Tuesday, November 11, 2014

annual (unripe) green fig preserving

Last year, after I had just moved into my new home, I found that I owned a Black Jack fig tree. With a lot of figs that will never ripen in New England climate. To my surprise, it survived one of the worse winters ever (I wrapped it in burlap), to produce even more fruit than last year. I think it likes me.

Four times as much fruit, to be precise.
So I tackled boiling the figs, three times for fifteen minutes each...

Then simmered them in sugary water (2.5 cups of sugar to 5 cups of water) until syrupy, and canned them!

After about a week, the figs become more flavorful, you can eat them whole on top of yogurt or vanilla ice cream. I blended them to use as a spread.

Delicious on top of pumpkin seed bread from Seven Stars. Served on a gleena plate, of course. Yum! For a more formal recipe follow this link to NY Times.

Tuesday, October 28, 2014

busy busy october

October is the month of many deadlines. It is when stores would like their orders shipped to begin their holiday season sales. All stores. Of course it is impossible to accommodate all requests, so I try to be very honest with myself, as well as my clients. I can only produce so much, fit so much in the kilns. Looking back, though, I moved a lot of work through my studio in the past thirty days, no wonder I’m wiped out, and my hands are dry and wrinkled:

400 Lil Bub wee teas, 120 tumblers for RISD, 30 dinner plates for RISD’s President’s house, and many more bowls, plates, serving pieces for some great stores across the country. Whew.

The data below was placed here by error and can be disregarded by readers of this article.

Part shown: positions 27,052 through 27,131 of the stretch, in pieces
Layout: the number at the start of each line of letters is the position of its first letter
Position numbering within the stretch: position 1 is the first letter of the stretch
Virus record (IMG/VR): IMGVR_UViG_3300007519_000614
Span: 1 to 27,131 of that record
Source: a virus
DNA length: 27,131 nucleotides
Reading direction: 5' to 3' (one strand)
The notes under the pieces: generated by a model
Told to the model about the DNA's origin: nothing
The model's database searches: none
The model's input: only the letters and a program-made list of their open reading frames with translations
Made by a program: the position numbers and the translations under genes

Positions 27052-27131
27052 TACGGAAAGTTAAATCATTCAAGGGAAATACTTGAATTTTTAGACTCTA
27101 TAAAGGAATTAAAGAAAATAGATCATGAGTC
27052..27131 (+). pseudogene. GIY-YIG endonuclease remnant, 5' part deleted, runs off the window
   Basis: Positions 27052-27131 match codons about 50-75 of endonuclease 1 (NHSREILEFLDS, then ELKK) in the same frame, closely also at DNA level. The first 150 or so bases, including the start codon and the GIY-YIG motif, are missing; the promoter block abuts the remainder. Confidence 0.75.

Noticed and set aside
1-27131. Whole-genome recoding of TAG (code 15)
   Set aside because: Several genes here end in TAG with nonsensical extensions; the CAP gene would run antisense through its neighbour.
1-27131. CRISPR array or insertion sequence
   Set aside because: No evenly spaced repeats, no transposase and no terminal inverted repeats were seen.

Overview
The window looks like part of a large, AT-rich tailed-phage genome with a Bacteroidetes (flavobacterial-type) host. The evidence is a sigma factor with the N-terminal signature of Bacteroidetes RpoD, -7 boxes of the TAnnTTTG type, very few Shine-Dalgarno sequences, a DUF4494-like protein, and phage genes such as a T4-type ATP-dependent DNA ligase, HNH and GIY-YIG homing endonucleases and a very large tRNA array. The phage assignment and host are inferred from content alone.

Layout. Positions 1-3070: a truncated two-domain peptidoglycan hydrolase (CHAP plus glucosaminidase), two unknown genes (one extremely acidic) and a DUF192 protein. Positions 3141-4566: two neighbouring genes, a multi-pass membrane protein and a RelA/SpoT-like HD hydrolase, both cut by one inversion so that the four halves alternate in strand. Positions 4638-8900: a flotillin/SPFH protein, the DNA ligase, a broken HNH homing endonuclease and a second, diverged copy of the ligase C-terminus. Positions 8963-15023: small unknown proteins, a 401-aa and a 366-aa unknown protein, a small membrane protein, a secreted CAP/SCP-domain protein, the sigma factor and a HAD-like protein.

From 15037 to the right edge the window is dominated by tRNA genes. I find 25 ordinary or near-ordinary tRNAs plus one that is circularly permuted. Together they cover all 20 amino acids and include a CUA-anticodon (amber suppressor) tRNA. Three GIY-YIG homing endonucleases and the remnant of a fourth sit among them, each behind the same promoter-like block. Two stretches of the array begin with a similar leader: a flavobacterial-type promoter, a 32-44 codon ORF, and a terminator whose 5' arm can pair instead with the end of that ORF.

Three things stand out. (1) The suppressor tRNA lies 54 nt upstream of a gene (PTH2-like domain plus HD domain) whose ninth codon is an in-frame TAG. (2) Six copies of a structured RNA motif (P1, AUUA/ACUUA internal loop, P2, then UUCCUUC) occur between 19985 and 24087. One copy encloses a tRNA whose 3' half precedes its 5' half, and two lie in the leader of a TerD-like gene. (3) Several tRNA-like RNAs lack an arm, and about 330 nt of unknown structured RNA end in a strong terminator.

Sunday, October 19, 2014

sea urchin wees available on gleena.com

Each porcelain dot is hand applied, creating a sea urchin effect. The texture adds a level of insulation from a hot beverage, and gives a nice massage as you hold the cup. Click here for more details.

Saturday, October 4, 2014

new things for the risd alumni sale, october 11th,
on benefit street in providence

I had a lot of fun planting gleena vases and wee cups with succulents. All will be available for sale at the RISD Alumni Sale on October 11th.

I will also have a few air plants, in special gleena air plant pots.

So many cuties:

Hope to see you!

Thursday, September 18, 2014

growing things

This summer has been amazing. The weather reminded me of summers spent at the family dacha, and working in my garden felt like I was channeling my mother's, grandmother's, and great grandmother's gardening magic. Seriously, I never really dug in the dirt. And had no idea what I was doing. But things grew, and grew tasty, and I even had some awe-inspiring critter visitors.
German striped heirloom tomato.
Hibiscus flower.
Hydrangea, Russian sage, nasturtium, hollyhock leaves, dill flowers.
Emerald dragonfly in the cucumber vine.
Black jack fig.
Nasturtium leaf.
Basil flowers.
Berrie hiding in the hostas. She thinks she’s camouflaged, funny girl.
Cucumbers, oh so many: for cucumber salad, soup, cocktails, pickles, and snacks.
Calendula flowers in the small vase, hollyhock leaves in the tall vase.
Praying mantis on the hibiscus leaf. Had not seen this color combo before.

Tuesday, August 12, 2014

lil BUB wees, the making of...

This is a story of how the Lil BUB wee teas were made. It was Lil Bub’s third birthday on June 21st, and as a gift, a limited edition of wee teas were created with all proceeds going to charity. We raised over $6000 for Lil BUB’s Big Fund for the ASPCA, it sure felt good to contribute to the aid of animals with special needs. Here is the making process:
after the cups are hand-poured and popped out of a mold, each is stamped with a vintage letterpress Caslon 540 letter.